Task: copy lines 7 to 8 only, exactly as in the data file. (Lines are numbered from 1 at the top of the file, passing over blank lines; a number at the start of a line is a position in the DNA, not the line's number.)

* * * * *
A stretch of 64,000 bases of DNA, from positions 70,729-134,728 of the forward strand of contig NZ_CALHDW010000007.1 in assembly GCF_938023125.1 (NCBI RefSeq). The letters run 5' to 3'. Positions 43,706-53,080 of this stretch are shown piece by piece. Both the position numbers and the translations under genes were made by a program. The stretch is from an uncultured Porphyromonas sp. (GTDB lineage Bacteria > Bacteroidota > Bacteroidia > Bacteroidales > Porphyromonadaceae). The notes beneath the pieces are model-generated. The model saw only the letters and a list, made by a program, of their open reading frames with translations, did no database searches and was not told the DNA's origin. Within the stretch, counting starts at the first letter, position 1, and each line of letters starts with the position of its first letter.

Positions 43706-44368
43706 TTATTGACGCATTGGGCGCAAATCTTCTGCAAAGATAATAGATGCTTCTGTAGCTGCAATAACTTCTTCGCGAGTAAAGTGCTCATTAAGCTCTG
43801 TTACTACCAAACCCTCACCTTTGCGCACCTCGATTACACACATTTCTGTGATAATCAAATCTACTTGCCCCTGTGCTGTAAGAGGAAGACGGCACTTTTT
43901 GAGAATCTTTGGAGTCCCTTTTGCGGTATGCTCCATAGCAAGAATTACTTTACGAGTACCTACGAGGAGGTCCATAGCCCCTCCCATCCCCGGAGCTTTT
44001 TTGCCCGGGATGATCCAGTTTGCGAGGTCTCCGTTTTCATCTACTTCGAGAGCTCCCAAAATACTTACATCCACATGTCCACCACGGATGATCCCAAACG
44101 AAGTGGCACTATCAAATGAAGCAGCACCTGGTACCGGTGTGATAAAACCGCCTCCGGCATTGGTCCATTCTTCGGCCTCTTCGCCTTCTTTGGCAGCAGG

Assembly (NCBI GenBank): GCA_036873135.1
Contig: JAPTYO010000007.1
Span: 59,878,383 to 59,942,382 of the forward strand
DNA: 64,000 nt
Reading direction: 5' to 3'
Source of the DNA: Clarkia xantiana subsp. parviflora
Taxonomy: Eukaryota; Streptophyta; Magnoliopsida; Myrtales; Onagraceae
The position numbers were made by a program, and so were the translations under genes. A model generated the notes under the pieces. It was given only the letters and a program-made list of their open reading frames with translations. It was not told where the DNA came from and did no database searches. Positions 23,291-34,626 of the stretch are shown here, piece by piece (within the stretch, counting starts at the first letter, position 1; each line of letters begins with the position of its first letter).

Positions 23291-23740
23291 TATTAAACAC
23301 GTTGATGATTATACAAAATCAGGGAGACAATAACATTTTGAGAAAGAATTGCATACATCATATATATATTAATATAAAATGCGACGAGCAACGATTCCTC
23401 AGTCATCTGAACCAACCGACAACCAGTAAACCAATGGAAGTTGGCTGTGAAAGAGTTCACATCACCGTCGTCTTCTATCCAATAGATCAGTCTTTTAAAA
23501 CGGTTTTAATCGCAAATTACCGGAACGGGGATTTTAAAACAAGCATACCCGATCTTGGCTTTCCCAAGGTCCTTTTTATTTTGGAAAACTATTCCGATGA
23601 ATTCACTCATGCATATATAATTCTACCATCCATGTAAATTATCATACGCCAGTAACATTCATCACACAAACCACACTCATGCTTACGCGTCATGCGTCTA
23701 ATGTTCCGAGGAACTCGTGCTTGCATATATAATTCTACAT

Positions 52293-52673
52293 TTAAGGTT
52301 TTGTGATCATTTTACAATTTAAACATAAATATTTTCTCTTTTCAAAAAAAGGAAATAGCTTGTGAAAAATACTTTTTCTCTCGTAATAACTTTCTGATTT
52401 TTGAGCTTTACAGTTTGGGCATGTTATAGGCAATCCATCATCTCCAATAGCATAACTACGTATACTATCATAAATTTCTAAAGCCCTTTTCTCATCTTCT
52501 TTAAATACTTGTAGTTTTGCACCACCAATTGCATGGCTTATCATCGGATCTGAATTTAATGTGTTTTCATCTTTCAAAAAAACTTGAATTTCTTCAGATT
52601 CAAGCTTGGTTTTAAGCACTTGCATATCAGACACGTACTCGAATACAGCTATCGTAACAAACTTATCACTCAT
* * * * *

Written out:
44101 AAGTGGCACTATCAAATGAAGCAGCACCTGGTACCGGTGTGATAAAACCGCCTCCGGCATTGGTCCATTCTTCGGCCTCTTCGCCTTCTTTGGCAGCAGG

Assembly (NCBI GenBank): GCA_036873135.1